Nevada's DUI Laws and 1st, 2nd, 3rd Conviction Penalties

Learn about the penalties for a first, second, and third DUI/DWI conviction in Nevada.

By , Attorney · Sandra Day O’Connor College of Law

Nevada's DUI laws are strict, and the penalties you'll face for a DUI conviction generally depend on the number of prior convictions you have. This article explains Nevada's DUI rules and the penalties you'll face for a first, second, and third conviction. This article also covers the consequences of being convicted of a DUI that's charged as a felony.

Nevada's DUI Laws

Nevada officially uses the term "driving under the influence" (DUI) instead of "driving while intoxicated" (DWI). But there are still quite a few people who use DWI and DUI interchangeably when talking about driving under the influence of alcohol or drugs.

Nevada's DUI laws prohibit all motorists from operating a motor vehicle:

A person is considered "under the influence" if is impaired to the degree that the person cannot safely drive. (Nev. Rev. Stat. Ann. § 484C.110.)

The BAC limit is lower for commercial drivers and drivers who are under the age of 21. Commercial drivers can get a DUI for a BAC of .04% or more and underage drivers can be cited for operating a vehicle with a BAC of .02% or more. (Nev. Rev. Stat. Ann. § 484C.120.)

Getting a Nevada DUI Without Actually Driving

In addition to driving or operating a car, a person is prohibited from being in "actual physical control" of a car while under the influence of alcohol or drugs or with a BAC of .08% or more. The policy behind this law is to prevent drunk driving before it starts.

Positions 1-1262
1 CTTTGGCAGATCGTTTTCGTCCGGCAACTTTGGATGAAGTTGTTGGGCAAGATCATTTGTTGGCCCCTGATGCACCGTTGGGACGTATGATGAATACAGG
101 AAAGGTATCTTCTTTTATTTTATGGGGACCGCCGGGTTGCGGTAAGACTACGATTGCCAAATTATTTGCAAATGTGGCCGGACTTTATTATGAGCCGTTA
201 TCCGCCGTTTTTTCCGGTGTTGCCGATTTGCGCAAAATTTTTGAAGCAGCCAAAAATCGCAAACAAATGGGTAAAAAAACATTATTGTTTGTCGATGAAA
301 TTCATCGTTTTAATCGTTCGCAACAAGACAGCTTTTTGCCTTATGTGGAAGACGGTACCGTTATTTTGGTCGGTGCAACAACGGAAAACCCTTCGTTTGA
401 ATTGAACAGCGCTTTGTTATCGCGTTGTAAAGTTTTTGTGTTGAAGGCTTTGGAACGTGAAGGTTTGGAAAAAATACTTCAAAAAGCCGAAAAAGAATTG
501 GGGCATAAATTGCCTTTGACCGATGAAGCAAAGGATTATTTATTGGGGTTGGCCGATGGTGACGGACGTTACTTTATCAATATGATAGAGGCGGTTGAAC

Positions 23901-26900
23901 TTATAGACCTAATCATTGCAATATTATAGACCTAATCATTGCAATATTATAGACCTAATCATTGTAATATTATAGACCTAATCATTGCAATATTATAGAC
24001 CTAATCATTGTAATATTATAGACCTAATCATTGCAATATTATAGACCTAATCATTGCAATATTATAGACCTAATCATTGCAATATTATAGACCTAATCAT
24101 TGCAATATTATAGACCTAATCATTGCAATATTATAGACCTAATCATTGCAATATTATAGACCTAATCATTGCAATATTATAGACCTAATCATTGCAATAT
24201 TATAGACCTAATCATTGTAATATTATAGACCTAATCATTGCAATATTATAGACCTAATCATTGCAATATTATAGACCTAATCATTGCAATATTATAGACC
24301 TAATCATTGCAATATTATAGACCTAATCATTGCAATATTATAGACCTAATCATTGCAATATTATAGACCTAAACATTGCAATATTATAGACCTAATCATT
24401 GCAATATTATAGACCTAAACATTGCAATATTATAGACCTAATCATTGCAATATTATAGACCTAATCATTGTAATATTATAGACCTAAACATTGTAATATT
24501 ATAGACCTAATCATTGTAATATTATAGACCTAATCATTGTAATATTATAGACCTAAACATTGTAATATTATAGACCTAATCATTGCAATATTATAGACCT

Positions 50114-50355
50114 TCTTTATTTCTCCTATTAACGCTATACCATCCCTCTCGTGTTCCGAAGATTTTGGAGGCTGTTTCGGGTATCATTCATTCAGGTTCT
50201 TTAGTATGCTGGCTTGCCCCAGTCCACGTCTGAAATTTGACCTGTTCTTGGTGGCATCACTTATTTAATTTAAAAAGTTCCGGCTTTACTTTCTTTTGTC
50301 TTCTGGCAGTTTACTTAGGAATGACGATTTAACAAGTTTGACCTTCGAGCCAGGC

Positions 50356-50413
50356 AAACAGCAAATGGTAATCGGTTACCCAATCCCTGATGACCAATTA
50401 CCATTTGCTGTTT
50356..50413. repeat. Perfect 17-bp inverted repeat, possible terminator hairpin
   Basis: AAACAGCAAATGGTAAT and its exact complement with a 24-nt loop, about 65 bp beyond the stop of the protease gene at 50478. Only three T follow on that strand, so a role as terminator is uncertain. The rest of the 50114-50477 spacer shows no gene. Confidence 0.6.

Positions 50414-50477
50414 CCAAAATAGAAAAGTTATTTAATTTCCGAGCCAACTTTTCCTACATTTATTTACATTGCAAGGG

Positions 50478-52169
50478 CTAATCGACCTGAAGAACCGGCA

Facts to Consider

A judge or jury might consider the following evidence in determining whether a driver was in actual physical control of a vehicle:

  • whether the vehicle was running
  • whether the driver was arrested at night
  • where the ignition key was located
  • where and in what position was the driver found in the vehicle
  • whether the driver was asleep or awake
  • whether the vehicle's headlights were on
  • whether the vehicle is located on public or private property, and
  • whether the vehicle was stopped in the road or legally parked.

Every situation is different. So, you should always consult an experienced DUI attorney about your case.

Nevada's "Sleeping-it-Off" Defense

In Nevada, a driver is not considered to be in actual physical control of a vehicle if all of the following apply:

  • the driver is asleep in the car
  • the driver is not in the driver's seat
  • the engine of the car is not running
  • the car is legally parked, and
  • the driver could not have driven the car to the location where the car was found while under the influence.

When these factors do apply, it's sometimes called the "sleeping-it-off" defense.

Nevada First DUI (Misdemeanor) Conviction Penalties

The "look-back" period for determining whether a DUI is a second or subsequent offense is seven years. A first DUI conviction within seven years is generally a misdemeanor and typically carries:

  • two to 180 days in jail (the minimum can be served through 48 to 96 hours of community service)
  • $400 to $1,000 in fines
  • a 185-day license revocation, and
  • a 185-day ignition interlock device (IID) requirement.